Roasted Chicken with Fruit and Herbs
1 TBSP of fresh catnip finely chopped
1 TBSP of fresh Italian parsley leaves finely chopped
1 large garlic clove finely chopped
1 TBSP of olive oil
1 TBSP of honey
1/2 cup of orange juice
Combine all ingredients in a bowl and let sit for one hour.
Preheat oven to 350.
Pour 1-4 TBSP of olive oil into a shallow baking dish.
Top with a layer of sliced onions.
Add a layer of peeled, cored, and sliced apples.
1/4 cup of golden raisins
1/4 cup slivered almonds
Salt and pepper to taste
Top with 1 TBSP of finely chopped catnip and 1 TBSP of finely chopped parsley.
Starting with a whole defrosted chicken , butterfly/spatchcock it (slice down the spine with kitchen scissors or knife to open the chicken up and spread it inside down in your dish). Place on top of your apples.
Salt and pepper to taste
Pour your marinade on top of the chicken.
Bake for 1 hour, until done.
Serve fruit mixture over rice and add the cut chicken next to it. Braised greens or roasted carrots would make a nice side dish.
Nepeta cataria has small white/pink flowers clustered down a stalk. The heart oval shaped leaves are arranged alternately on a square stem. . This plant has its own distinctive strong scent which cats obviously love. It can be confused with other members in the mint family like lemon balm or spearmint. Catnip has more “silver” green leaves which are fuzzy in texture, with a toothed margin and a lighter underside. The stem is also hairy. It can grow 3-4 feet high, especially as it shoots up to flower. This plant has become an invasive species in many ecosystems. You will find it in backyards, wastelands, in grazing areas, along a stream as you hike in urban corridors, or in cracks in the sidewalk. It is a self seeding perennial that likes a lot of sun and does well in poor soil. There is a similar plant in the Nepeta family called “catmint” This herb has purple flowers and much smaller leaves. It is more likely to be a cultivar that found in the wild. All Nepetas have similar properties and uses.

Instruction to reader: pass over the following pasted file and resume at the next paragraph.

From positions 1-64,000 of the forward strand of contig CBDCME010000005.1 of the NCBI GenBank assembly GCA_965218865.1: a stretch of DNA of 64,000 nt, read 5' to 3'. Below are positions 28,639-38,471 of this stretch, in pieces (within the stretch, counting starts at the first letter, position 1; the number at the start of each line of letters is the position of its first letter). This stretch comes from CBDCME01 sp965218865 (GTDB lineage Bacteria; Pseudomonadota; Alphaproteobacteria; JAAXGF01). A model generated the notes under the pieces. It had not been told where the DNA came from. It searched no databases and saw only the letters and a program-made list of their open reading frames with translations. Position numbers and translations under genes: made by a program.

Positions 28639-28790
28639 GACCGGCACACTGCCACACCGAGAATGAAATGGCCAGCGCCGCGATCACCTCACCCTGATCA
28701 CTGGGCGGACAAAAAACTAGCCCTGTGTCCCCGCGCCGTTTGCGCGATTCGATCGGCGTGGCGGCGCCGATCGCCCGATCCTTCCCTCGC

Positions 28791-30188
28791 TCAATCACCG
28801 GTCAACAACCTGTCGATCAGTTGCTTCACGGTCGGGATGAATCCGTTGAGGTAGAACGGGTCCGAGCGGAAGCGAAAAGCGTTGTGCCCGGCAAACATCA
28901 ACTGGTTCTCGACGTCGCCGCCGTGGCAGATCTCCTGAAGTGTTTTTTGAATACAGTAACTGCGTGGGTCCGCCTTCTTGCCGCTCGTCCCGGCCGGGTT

Catnip has been used for food and medicine since ancient times. It contains powerful chemical constituents that are powerful sedatives, pain relievers, euphorics, and aphrodisiacs. No wonder kitties love it. Nepeta moves energy, relaxes the nerves and clears heat. This herb contains many volatile oils. It has such an affinity for the energy of kids, supporting them when they feel feverish, anxious, restless or sick. It is great for babies as a weak tea or bath for colic, teething, insomnia, or crankiness. A hot tea promotes sweating. It is thought to be an excellent remedy for colds, flu, bronchitis, pneumonia, childhood illnesses, menstrual problems, headaches, and motion sickness . This plant is has been used for all manner of stomach complaints like , gas, and diarrhea, parasites and indigestion. Externally people have used catnip for pain, injuries, hemorrhoids, acne, dandruff, arthritis, eye inflammation and allergies.
Parts used:Leaves and flowers
Energetics: pungent, bitter, cool, dry
Contraindications:Do not use in pregnancy. Very large doses can cause nausea and vomiting.